An aspect doesn’t need to know anything about the class it will modify. All that’s necessary is to know the joinpoint where the extra functionality should be added. In this example the pointcut will be the @Transactional annotation which is showed here:

@Transactional
public boolean transferAmount(final Amount amount,
		final Account debetAccount, final Account creditAccount) { .. }

To enable AspectJ functionality with Java annotations, the @Aspect annotation must be above the class name with the AspectJ logic. Further, you have to declare the pointcut in a new annotation like this:

@Pointcut("execution(@org.springframework.transaction.annotation.Transactional * *(..))")
public void transactionalMethod() {}

A pointcut doesn’t add anything without advices. The three advises below supports the transaction handling example:

@Before("transactionalMethod()")
public void beforeTransactionalMethod(JoinPoint joinPoint) {
	transactionService.beginTransaction();
}

@AfterReturning("transactionalMethod()")
public void afterTransactionalMethod(JoinPoint joinPoint) {
	transactionService.commit();
}

@AfterThrowing(pointcut = "transactionalMethod()")
public void afterThrowingFromTransactionalMethod(JoinPoint joinPoint) {
	transactionService.rollback();
}

All the advises delegates to an instance of TransactionService. The last advice doesn’t swallow the exception, but throws it further after the rollback functionality is executed. The link below shows the TransactionAspect:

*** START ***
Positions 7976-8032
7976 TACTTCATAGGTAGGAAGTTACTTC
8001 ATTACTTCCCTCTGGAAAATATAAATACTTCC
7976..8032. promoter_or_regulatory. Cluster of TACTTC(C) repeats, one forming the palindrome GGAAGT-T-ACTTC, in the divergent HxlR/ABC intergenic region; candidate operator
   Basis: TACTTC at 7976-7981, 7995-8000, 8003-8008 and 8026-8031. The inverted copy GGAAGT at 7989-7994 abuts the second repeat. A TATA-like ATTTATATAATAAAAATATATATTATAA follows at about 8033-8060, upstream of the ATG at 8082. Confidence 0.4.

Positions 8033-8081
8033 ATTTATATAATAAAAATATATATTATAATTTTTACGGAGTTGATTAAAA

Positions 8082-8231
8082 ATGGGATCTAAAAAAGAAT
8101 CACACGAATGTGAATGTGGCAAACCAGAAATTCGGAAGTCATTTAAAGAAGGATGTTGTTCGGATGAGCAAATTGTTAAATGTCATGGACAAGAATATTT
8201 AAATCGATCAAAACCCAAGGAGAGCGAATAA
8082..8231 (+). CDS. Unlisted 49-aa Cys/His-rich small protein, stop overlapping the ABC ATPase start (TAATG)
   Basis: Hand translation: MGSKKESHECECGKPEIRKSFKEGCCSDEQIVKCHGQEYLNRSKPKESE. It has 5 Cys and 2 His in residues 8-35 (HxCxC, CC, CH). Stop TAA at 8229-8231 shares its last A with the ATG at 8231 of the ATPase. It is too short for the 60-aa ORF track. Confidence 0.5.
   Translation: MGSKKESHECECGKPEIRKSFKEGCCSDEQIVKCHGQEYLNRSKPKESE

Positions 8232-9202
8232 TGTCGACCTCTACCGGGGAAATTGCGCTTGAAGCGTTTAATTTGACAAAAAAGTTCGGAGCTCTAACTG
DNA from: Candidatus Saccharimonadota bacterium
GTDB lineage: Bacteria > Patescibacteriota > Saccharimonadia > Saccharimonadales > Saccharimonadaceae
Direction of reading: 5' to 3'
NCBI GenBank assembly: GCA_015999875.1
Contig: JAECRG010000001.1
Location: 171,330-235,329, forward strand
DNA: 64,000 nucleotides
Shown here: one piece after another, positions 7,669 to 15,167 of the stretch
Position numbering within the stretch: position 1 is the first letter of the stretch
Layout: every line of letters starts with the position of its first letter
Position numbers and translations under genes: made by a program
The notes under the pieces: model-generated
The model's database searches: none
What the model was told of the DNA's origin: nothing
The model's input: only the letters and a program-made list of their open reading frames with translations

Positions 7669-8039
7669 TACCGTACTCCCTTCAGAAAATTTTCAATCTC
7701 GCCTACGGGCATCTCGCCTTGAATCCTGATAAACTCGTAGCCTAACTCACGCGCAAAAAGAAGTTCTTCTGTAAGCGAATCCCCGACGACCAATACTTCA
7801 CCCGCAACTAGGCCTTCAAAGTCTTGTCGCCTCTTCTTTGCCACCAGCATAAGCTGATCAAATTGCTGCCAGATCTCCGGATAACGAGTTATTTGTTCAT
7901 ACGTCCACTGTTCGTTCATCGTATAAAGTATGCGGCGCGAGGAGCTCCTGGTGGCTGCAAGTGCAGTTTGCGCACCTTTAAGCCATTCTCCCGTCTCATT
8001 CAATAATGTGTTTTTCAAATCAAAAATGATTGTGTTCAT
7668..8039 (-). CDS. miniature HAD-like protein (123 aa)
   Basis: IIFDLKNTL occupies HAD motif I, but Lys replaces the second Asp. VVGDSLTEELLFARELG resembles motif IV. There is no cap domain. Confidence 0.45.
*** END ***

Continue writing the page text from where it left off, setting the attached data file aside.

package com.redpill.linpro.transaction;

import org.aspectj.lang.JoinPoint;
import org.aspectj.lang.annotation.AfterReturning;
import org.aspectj.lang.annotation.AfterThrowing;
import org.aspectj.lang.annotation.Aspect;
import org.aspectj.lang.annotation.Before;
import org.aspectj.lang.annotation.Pointcut;

import com.redpill.linpro.transaction.impl.TransactionServiceNull;

@Aspect
public class TransactionAspect {

	private TransactionService transactionService = new TransactionServiceNull();

	@Pointcut("execution(@org.springframework.transaction.annotation.Transactional * *(..))")
	public void transactionalMethod() {}

	@Before("transactionalMethod()")
	public void beforeTransactionalMethod(JoinPoint joinPoint) {
		transactionService.beginTransaction();
	}

	@AfterReturning("transactionalMethod()")
	public void afterTransactionalMethod(JoinPoint joinPoint) {
		transactionService.commit();
	}

	@AfterThrowing(pointcut = "transactionalMethod()", throwing = "e")
	public void afterThrowingFromTransactionalMethod(JoinPoint joinPoint, RuntimeException e) {
		transactionService.rollback();
	}

	public void setTransactionService(final TransactionService transactionService) {